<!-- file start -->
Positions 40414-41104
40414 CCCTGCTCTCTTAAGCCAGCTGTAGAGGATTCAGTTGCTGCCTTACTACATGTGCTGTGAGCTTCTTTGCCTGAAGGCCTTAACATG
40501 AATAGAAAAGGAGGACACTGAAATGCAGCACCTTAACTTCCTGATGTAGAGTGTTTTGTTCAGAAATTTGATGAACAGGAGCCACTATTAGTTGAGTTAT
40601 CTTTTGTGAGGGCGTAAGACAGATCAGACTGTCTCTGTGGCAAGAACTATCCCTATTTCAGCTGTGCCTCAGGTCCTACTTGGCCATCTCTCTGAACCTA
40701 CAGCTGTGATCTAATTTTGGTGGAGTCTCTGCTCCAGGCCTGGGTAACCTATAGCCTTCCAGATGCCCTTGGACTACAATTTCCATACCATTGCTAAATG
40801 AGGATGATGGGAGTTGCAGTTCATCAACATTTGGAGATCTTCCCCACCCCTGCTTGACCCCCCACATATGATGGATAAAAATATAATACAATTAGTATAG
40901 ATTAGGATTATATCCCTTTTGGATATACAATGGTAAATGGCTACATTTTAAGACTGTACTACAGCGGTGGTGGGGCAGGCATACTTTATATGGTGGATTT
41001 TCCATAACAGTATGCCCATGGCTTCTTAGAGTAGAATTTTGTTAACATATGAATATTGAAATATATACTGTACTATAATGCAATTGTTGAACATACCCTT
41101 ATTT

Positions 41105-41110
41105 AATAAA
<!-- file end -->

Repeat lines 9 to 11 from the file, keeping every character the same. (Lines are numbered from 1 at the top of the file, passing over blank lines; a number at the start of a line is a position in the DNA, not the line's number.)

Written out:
41101 ATTT

Positions 41105-41110
41105 AATAAA